Pacing a small cage: mutation and RNA viruses

Robert Belshaw*, Andy Gardner, Andrew RarnbaUt, Oliver G. Pybus

*Corresponding author for this work

Research output: Contribution to journalReview articlepeer-review

97 Citations (Scopus)

Abstract

RNA viruses have an extremely high mutation rate, and we argue that the most plausible explanation for this is a trade-off with replication speed. We suggest that research into further increasing this mutation rate artificially as an antiviral treatment requires a theoretical reevaluation, especially relating to the so-called error threshold. The main evolutionary consequence of a high mutation rate appears to have been to restrict RNA viruses to a small genome; they thus rapidly exploit a limited array of possibilities. Investigating this constraint to their evolution, and how it is occasionally overcome, promises to be fruitful. We explain the many terms used in investigating RNA viral evolution and highlight the specific experimental and comparative work that needs to be done.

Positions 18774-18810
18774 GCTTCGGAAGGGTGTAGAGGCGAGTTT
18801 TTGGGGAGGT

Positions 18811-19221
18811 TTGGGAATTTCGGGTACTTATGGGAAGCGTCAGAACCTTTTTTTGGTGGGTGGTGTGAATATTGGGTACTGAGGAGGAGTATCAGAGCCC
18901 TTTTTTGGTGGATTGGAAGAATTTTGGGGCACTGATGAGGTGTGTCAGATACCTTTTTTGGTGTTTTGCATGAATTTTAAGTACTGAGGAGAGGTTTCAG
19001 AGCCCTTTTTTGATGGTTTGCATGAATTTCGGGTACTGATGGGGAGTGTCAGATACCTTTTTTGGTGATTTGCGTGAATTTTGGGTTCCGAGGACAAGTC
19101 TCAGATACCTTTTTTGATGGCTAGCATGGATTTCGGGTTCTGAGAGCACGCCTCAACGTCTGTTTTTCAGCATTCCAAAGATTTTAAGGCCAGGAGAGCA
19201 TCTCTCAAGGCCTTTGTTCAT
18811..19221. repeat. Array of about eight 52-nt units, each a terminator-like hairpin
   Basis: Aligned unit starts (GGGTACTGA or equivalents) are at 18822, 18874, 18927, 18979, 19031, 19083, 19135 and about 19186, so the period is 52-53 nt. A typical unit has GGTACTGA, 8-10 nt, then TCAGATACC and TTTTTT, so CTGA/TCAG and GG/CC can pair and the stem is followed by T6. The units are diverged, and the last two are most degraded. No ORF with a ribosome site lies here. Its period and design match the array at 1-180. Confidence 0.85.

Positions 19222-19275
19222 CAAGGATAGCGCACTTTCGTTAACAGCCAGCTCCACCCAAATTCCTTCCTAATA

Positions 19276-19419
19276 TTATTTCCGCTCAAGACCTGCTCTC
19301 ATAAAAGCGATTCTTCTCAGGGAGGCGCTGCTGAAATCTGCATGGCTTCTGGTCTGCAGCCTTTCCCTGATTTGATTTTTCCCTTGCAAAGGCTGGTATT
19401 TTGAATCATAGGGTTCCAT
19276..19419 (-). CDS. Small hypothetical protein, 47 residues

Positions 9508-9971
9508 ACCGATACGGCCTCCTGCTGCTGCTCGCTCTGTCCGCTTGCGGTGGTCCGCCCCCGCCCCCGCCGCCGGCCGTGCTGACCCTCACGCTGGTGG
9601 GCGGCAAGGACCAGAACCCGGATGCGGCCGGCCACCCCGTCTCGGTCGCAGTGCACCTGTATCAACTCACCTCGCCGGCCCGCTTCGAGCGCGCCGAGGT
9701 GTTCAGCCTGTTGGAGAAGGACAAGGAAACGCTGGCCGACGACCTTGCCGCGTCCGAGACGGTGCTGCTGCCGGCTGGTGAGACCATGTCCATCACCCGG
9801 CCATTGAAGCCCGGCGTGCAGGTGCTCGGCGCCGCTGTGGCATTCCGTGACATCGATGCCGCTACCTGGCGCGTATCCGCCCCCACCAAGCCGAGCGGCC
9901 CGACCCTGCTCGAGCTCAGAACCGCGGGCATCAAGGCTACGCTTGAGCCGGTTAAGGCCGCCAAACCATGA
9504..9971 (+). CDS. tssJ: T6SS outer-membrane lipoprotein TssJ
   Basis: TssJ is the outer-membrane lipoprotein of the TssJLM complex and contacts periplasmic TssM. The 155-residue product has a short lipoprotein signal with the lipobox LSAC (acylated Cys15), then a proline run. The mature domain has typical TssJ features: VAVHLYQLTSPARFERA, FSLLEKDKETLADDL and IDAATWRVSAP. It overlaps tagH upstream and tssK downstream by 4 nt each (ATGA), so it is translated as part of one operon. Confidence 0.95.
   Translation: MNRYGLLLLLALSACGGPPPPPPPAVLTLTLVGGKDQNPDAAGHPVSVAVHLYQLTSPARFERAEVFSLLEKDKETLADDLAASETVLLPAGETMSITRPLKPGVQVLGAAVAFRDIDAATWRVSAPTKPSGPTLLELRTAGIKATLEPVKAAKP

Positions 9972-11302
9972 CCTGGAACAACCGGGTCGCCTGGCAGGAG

Original languageEnglish
Pages (from-to)188-193
Number of pages6
JournalTrends in Ecology and Evolution
Volume23
Issue number4
DOIs
Publication statusPublished - Apr 2008

Keywords

  • ERROR CATASTROPHE
  • REPLICATION FIDELITY
  • MOLECULAR EVOLUTION
  • LETHAL MUTAGENESIS
  • POLYMERASE
  • MECHANISMS
  • TYPE-1
  • RATES
  • THRESHOLDS
  • GENOME

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